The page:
Turning his attention to his second term, President Obama is likely to craft his new agenda from the ashes of the one he tried to push through in his first four years.

Throughout his re-election campaign, the president reiterated many of the same promises from his 2008 bid for the White House, on immigration, the budget deficit and more -- promises he didn't keep during his first four years.

His supporters say they are now counting on him to keep those broken promises, which include:

The deficit

Obama vowed to cut the federal debt in half by the end of his first term. Instead, he presides over a $16.3 trillion deficit and added more to the debt in four years than his predecessor added in eight years.

"That is an unsustainable situation," Alice Rivlin, budget director under former President Clinton, told The Washington Examiner. "The serious problem is not the current debt; it is the projected growth of future debt."

Yet, Obama's message in current deficit reduction talks with congressional Republicans is anchored in his call for higher taxes on the rich rather than cuts in spending.

Immigration reform

Obama conceded that his failure to pass comprehensive immigration reform was the "biggest failure" of his first term. He vowed again to take up the issue with a new Congress next year, though some activists are cautious about his chances.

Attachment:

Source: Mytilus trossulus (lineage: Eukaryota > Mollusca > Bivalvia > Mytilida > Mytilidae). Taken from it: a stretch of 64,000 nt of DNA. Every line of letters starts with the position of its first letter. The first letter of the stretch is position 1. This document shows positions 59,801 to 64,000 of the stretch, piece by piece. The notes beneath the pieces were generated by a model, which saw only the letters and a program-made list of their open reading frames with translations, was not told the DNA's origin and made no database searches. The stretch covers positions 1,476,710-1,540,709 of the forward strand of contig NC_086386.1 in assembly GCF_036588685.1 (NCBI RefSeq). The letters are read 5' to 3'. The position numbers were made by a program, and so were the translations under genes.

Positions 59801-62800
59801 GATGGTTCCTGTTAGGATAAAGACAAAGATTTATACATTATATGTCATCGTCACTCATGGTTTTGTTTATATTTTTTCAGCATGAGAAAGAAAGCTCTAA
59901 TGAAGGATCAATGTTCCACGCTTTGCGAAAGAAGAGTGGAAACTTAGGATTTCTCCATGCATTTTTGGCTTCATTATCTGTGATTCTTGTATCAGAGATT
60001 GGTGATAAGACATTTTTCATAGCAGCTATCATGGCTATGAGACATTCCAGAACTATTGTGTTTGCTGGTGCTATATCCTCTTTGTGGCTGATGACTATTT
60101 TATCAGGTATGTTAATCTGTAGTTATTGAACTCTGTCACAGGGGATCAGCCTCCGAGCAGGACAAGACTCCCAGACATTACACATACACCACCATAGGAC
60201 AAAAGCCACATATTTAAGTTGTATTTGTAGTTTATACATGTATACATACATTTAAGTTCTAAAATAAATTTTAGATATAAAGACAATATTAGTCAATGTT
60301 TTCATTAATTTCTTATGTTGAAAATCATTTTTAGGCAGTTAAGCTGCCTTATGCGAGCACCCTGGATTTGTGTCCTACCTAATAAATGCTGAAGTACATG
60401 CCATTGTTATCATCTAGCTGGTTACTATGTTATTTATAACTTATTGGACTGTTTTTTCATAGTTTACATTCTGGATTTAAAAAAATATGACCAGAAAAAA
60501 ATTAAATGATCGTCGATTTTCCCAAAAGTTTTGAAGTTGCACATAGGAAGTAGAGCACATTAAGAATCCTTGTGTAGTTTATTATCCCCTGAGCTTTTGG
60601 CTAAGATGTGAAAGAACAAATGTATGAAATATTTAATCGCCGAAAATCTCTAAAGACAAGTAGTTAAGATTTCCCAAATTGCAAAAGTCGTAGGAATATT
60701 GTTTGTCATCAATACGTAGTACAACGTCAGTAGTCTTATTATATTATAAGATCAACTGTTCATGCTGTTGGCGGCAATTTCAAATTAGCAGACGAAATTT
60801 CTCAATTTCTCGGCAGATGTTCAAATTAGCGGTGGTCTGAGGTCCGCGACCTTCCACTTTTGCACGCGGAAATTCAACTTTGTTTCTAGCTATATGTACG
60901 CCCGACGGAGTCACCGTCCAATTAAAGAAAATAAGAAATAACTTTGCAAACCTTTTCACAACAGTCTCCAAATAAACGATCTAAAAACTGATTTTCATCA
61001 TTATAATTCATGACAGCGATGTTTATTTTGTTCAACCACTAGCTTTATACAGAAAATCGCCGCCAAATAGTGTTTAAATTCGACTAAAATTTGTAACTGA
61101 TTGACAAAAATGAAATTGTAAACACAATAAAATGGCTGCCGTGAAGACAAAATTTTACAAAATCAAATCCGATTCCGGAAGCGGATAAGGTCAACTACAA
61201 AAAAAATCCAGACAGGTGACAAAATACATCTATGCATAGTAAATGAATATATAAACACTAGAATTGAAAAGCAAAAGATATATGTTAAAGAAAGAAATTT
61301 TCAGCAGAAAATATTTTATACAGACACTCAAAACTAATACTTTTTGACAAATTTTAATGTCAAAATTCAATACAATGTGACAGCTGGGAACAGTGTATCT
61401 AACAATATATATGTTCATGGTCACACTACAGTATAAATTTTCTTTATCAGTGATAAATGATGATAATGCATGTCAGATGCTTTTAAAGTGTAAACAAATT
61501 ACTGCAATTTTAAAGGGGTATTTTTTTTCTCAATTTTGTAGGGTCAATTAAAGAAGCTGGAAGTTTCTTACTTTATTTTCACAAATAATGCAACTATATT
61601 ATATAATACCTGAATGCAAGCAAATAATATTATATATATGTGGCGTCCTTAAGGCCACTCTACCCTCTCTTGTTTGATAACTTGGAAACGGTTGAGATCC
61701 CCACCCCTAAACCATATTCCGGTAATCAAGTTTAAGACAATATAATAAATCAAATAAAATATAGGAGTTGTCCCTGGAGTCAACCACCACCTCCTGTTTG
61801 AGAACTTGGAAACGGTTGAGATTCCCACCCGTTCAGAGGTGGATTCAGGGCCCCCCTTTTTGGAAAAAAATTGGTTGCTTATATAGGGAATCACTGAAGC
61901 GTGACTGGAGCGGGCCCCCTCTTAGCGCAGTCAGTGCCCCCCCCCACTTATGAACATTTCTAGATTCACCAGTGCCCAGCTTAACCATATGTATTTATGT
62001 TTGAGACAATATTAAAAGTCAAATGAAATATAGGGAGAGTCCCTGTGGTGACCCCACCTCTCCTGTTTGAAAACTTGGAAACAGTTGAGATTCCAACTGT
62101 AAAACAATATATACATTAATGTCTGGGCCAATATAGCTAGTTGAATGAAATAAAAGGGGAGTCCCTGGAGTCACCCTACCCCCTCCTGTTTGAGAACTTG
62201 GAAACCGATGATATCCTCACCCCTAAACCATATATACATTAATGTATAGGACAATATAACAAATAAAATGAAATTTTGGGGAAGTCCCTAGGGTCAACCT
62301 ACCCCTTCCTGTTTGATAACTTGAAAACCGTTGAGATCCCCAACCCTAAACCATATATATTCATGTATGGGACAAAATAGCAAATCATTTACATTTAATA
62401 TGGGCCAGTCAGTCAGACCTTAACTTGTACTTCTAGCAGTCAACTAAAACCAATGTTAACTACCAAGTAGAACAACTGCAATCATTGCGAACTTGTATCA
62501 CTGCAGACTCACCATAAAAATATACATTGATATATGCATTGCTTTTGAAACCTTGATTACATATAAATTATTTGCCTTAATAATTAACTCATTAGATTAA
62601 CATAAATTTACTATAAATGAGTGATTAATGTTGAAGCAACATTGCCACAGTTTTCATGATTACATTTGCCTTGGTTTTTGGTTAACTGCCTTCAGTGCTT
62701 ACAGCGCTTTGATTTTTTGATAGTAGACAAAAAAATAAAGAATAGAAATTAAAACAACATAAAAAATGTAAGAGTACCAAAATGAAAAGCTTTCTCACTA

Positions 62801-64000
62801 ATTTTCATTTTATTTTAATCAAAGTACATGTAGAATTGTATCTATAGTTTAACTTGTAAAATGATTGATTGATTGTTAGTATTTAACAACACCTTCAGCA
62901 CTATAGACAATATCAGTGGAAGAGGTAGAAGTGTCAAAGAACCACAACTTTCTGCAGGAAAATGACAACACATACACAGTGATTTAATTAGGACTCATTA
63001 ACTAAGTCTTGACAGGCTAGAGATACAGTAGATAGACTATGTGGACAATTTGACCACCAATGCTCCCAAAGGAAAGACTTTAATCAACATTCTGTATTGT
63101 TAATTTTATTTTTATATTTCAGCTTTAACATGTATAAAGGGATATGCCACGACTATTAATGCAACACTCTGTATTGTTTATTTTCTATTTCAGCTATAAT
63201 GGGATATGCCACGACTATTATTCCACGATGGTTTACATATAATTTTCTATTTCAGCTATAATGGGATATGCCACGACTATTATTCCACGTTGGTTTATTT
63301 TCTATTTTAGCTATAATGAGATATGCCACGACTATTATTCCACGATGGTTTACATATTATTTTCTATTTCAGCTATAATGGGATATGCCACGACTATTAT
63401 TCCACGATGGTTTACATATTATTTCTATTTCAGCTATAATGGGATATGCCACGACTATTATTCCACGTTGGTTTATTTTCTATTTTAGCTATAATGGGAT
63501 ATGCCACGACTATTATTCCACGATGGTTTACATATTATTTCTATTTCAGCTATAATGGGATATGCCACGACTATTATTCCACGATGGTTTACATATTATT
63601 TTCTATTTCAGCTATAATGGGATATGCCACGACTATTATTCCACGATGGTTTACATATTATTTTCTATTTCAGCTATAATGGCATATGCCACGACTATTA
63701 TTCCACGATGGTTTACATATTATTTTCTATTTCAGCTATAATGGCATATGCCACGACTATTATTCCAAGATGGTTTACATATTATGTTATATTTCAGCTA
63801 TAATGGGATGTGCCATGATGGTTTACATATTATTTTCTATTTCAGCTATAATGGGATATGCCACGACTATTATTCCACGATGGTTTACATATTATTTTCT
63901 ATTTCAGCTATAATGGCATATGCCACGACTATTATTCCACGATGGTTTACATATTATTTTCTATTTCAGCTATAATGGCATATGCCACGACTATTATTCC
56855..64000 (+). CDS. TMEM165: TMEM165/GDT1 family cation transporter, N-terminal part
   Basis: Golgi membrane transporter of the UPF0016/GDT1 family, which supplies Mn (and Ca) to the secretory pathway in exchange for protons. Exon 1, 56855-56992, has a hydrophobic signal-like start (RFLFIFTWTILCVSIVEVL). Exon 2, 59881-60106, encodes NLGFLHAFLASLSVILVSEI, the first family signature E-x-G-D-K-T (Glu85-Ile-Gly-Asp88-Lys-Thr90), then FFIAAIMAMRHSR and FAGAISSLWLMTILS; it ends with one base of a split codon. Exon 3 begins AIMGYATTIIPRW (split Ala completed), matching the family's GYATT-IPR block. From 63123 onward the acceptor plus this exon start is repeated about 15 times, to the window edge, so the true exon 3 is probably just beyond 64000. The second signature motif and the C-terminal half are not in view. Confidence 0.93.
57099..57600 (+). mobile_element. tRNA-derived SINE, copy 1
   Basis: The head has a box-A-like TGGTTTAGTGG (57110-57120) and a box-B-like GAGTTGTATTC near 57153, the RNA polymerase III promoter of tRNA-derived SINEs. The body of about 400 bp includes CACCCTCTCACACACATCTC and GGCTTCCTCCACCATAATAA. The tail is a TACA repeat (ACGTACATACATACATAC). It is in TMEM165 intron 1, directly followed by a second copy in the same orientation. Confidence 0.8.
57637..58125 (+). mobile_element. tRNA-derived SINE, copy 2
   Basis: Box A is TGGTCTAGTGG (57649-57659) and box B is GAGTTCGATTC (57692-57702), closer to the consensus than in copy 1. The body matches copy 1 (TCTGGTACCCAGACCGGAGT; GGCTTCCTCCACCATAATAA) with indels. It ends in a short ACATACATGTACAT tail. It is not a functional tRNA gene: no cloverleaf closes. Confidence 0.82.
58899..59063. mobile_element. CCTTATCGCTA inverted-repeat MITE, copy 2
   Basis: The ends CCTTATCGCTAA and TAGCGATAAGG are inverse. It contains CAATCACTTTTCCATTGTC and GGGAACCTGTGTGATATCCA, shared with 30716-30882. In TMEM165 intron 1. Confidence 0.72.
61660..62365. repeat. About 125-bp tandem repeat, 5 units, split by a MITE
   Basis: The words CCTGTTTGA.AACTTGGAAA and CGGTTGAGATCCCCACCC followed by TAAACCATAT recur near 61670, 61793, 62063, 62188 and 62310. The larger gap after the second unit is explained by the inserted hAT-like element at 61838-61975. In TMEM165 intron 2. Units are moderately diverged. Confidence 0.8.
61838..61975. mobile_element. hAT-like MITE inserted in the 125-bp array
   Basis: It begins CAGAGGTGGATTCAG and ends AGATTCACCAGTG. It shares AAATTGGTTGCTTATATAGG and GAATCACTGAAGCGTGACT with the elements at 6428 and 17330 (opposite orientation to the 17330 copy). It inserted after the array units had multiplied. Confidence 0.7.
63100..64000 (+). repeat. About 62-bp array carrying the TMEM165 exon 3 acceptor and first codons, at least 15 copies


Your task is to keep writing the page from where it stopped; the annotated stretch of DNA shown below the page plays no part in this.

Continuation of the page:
"I'm not getting my hopes up until we get this thing done," said one immigrant rights activist who meets regularly with White House officials. "We heard all the right things last time too. But I think the political atmosphere is completely different now -- and the president knows how important this is to the millions of Latinos who overwhelmingly backed him."

Republicans may be more willing to make a deal on immigration next year because many in the party worry that they're losing Latino voters. Obama won about 70 percent of the Hispanic vote this year, and Republicans responded by introducing their own immigration reform legislation immediately after the election.

Closing Guantanamo Bay

Obama in 2008 claimed closing the detention facility for suspected terrorists in Cuba would be a top priority as president. He issued an executive order but failed to close it, frustrating his supporters.

The president insists closing Gitmo remains a goal, but he has largely extended the Bush administration's policies of holding "enemy combatants" indefinitely and last year signed legislation that would effectively keep the facility open for the foreseeable future.

"It was not knowing the finer details, underestimating the opposition and not moving fast enough," Karen Greenberg, director of the Center on National Security at Fordham Law School, said of Obama's failure to close the prison. "I sense more of a willingness from him to confront the issue, but who knows? Maybe I'm dreaming. I hope not."

• Fixing the economy

Unemployment has finally started to decline, but Obama's economic advisers had promised to have it down to about 6 percent by now. The latest, most positive jobs report showed the rate at 7.7 percent. The president is proposing additional stimulus spending to jump-start the economy next year, but congressional Republicans oppose it, saying the $800 billion he spent in his first term did little to help.